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The Stay-at-Home orders many of us are dealing with may have messed up our backpacking and camping plans for this spring. But that doesn't mean we can't still have a camping experience right in our own back yards. Yeah, we know, you'd probably only do that if you have kids. But if you are a mom or dad - and most of us at Hyke & Byke are - backyard camping can turn feeling cooped up into a playful adventure for everyone.

Imagine sleeping under the stars with the kids, without going too far away from home. Wouldn’t that be fun? Plus, it could be a good practice run for when you and your family can actually go outdoors and camp in the wilderness. Think of it like a playful backpacking boot camp.

Whether you're a newbie camper or you've been roughing it for years, camping in the backyard is a blast. You get to immerse yourself and your kids in the outdoors without all the packing, planning and buying (and forgetting) equipment related to traditional camping (plus, having nearby access to a clean bathroom is a pretty big advantage).

So let's get ready to turn some frowns upside down and discover the joy of backyard camping. Don't forget to brush up on your survival skills.

Why Backyard Camping?

There are a lot of benefits of camping in your own backyard that are sure to convince you to choose this kind of adventure for your family as well.

Less hassle-planning a backyard camping adventure involves a lot less planning and coordination. You don't have to plan weeks in advance and worry about going to the camp or forgetting supplies.

Less prep time - Camping in your backyard is not time-consuming. It takes less time to prepare for your "trip" and get to your campground than to travel to a campground away from home.

Cheaper  - As far as family finances are concerned, this is a cheaper option than your usual camping trip, as you do not have to buy all the additional travel supplies because you stay close to your home.

Less intimidating  - Your kids will feel more secure being in your neighborhood than the unknown area and wildlife of a strange camping site.

 A Great Test for Kids  - This type of camping is a wonderful way to test first-time campers.

Three Tips for a Cozy Backyard Campsite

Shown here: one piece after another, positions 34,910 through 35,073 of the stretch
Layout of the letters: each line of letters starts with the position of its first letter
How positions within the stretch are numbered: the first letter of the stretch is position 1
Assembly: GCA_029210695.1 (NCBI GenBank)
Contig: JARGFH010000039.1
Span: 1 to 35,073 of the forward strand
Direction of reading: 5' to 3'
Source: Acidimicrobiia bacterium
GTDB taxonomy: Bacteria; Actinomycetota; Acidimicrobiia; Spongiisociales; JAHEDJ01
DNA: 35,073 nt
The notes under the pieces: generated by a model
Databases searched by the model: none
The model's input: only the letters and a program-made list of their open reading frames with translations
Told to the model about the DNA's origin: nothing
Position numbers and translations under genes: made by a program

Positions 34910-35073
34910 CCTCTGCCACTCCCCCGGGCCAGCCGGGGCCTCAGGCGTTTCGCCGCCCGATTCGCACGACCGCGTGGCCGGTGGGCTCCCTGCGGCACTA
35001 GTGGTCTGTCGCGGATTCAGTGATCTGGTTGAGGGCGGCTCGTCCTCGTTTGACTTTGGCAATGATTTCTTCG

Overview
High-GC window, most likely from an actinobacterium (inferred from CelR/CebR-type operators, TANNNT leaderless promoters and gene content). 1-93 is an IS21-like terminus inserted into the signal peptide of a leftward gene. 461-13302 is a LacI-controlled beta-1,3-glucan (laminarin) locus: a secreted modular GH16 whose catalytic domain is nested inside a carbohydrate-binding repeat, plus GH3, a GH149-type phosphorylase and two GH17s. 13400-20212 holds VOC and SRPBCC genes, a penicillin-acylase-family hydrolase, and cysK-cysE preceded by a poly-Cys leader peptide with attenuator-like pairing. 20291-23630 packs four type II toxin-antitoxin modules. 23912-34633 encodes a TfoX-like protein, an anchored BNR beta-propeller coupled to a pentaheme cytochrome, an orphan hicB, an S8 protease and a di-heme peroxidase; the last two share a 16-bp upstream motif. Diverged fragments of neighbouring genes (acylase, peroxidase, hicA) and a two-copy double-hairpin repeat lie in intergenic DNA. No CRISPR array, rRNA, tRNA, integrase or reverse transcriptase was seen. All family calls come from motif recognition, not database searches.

Setting up a cozy backyard campsite takes some teamwork. Here's how to do it.

  1. If you have a tent: treat your backyard like a real campsite. Set up your tent on a soft, flat surface to call home for the night. Everyone can pitch in, whether they spread the tarp first, or put the poles together. Make it comfy inside by lining the tent floor with bedrolls, yoga mats, or multiple layers of sleeping bags and cuddly comforters. But if you really need extra comfort, there is no harm in bringing out an air mattress for extra cushioning — it is not cheating to make everyone more comfortable.
  2. If you don't have a tent, you'll need to be more clever you can easily create a makeshift shelter by tying a rope or a clothesline between two trees and by hanging a large tarp, blanket, or canvas over the top. Make sure you have got a dry place to sleep by putting a waterproof tarp underneath as a makeshift footprint, then make it comfortable by layering a lot of blankets and cuddly pillows on top. Of course if insects are an issue, you'd probably want to head inside for bed time. Alternately, you could pick up one or two of ours.
  3. Make it magical: set the scene by placing lamps or stringing lights around the tent (it's the little things). They will light up your campground with a soft glow and maybe help everyone forget that they're still at home.

Cook Up Some Camp Chow

One of everyone's favorite parts about camping is getting together and eating around the fire. 

If you have a fire pit, it is easy to roast hot dogs, toast marshmallows, and even cook meats and vegetables in foil.

If you do not have a fire pit, a small coal grill will work. You can even make pocket pies over the coals anytime tummies begin to grumble.

You do not need a campfire to eat like a camper, of course. You can pack sandwiches, trail mix, juice boxes, and desserts in your cooler to grab when you're ready.

Plan Some Games and Activities 

Sometimes some of the most fascinating things in life are hidden in plain sight. Here are some activities you and the little ones can enjoy right around your home.